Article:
As a nutritionist and coffee lover, I am always looking for ways to justify coffee consumption. Don't get me wrong -- I only drink one or one-and-a-half cups (that's an 8 oz cup, not 16) a day. Too much coffee doesn't just contribute to anxiety, but can lead to high blood pressure and bone loss, since caffeine is a diuretic, causing calcium and mineral loss in our urine. But something so aromatic and stimulating can't be 100% bad either.
So that's why I'm thrilled to share a new study from Colombia University, published in the Journal of Nutrition, Sept. 2010, that found coffee to be helpful in promoting weight loss in overweight men (sorry ladies, nothing for us in this study).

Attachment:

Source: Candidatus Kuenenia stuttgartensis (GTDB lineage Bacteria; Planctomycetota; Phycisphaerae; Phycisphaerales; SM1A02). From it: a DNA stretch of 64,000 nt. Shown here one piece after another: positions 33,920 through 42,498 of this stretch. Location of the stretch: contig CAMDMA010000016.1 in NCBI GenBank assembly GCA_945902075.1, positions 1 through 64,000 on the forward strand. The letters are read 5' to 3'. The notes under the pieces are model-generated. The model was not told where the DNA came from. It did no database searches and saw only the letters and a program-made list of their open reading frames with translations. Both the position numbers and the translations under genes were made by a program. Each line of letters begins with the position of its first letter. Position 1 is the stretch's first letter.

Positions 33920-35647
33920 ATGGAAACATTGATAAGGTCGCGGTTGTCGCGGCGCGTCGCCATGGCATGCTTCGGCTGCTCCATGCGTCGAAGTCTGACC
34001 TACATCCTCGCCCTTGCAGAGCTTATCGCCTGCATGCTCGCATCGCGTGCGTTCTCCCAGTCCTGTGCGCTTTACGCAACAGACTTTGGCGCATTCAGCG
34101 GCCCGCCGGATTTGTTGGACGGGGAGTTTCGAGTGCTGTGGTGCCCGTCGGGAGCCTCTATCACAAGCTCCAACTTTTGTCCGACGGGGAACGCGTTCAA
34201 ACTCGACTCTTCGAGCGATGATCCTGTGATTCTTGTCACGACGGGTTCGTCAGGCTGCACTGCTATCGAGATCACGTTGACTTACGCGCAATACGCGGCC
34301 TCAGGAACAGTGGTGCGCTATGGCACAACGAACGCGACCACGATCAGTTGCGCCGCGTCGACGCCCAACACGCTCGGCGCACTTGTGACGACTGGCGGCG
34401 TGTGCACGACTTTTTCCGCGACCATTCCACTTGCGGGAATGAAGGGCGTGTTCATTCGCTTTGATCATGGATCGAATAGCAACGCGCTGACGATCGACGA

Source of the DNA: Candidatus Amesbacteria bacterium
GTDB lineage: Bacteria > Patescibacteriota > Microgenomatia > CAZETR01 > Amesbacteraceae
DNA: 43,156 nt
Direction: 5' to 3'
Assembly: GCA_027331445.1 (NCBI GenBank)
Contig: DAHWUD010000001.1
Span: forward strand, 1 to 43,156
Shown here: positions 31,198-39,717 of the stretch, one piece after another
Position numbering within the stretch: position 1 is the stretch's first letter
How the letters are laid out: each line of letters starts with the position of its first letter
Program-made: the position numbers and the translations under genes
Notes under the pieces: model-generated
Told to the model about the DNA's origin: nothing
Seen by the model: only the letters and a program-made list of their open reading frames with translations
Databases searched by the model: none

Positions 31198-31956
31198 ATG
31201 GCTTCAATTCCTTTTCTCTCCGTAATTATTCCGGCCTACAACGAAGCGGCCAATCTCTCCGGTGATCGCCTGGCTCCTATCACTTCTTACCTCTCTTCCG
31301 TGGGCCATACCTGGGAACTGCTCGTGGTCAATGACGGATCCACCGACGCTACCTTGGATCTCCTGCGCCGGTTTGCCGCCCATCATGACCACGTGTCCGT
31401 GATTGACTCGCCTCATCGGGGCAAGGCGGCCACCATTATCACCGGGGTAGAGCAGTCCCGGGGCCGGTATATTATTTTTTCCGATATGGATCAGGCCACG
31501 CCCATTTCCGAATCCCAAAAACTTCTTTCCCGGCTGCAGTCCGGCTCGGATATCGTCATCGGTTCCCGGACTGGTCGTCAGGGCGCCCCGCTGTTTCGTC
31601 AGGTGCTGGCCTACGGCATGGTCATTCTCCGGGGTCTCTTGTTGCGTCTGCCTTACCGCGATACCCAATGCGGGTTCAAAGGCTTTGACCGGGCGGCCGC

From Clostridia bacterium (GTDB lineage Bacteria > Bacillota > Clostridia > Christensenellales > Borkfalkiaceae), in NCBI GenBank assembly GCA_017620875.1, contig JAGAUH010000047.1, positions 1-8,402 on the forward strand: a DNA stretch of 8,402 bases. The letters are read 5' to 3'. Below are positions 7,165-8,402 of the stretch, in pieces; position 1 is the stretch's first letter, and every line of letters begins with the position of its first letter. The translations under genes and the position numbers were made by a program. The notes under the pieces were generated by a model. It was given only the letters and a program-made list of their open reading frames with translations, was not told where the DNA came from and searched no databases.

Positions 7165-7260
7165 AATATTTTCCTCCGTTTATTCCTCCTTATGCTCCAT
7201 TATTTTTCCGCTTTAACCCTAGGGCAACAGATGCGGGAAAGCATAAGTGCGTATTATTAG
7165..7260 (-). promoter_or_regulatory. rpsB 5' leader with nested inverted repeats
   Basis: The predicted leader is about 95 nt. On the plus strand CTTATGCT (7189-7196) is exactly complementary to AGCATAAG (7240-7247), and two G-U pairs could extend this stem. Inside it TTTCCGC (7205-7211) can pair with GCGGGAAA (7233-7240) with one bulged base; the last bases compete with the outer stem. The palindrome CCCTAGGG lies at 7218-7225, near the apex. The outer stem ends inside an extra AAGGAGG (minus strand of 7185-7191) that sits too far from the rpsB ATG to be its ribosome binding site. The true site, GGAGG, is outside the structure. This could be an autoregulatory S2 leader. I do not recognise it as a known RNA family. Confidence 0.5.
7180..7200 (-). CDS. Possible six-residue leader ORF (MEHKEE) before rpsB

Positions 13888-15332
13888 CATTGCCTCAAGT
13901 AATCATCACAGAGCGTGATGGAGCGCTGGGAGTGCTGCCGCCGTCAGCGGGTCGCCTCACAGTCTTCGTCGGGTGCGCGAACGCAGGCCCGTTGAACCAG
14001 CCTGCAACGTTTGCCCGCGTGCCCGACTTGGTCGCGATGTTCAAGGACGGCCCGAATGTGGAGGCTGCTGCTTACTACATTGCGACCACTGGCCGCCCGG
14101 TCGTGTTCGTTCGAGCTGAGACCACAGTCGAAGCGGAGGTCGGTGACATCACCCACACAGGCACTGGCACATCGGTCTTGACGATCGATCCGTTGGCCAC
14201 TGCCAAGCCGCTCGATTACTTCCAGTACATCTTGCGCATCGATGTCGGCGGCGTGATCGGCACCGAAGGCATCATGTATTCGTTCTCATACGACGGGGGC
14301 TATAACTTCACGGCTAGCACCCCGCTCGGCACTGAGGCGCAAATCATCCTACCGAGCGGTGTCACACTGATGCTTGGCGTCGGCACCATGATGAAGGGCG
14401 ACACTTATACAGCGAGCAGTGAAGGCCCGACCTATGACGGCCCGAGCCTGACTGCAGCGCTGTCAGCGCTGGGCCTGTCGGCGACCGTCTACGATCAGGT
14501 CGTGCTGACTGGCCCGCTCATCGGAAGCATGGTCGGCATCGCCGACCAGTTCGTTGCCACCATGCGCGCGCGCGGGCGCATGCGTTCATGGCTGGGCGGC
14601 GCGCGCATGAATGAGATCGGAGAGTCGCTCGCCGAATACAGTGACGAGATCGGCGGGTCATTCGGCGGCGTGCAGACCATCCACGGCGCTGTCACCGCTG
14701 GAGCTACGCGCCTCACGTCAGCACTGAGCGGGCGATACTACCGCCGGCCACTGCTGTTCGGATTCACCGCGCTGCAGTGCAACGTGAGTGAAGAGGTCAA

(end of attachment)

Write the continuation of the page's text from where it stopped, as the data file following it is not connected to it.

Researchers studied 54 overweight and obese men and women, aged 19-65 for 12 weeks. Participants consumed beverages twice a day either containing compounds (called mannooligosaccharides, or MOS) found in coffee, or without. In men who consumed the MOS beverages, there was a significant reduction in total body volume, total adipose tissue (body fat) and total subcutaneous adipose tissue (fat under the skin).
Past studies have found MOS to help with weight loss for both men and women. But don't go overboard: dehydration from excess caffeine slows down our metabolism, making us more likely to gain weight.
Here's to healthy old habits!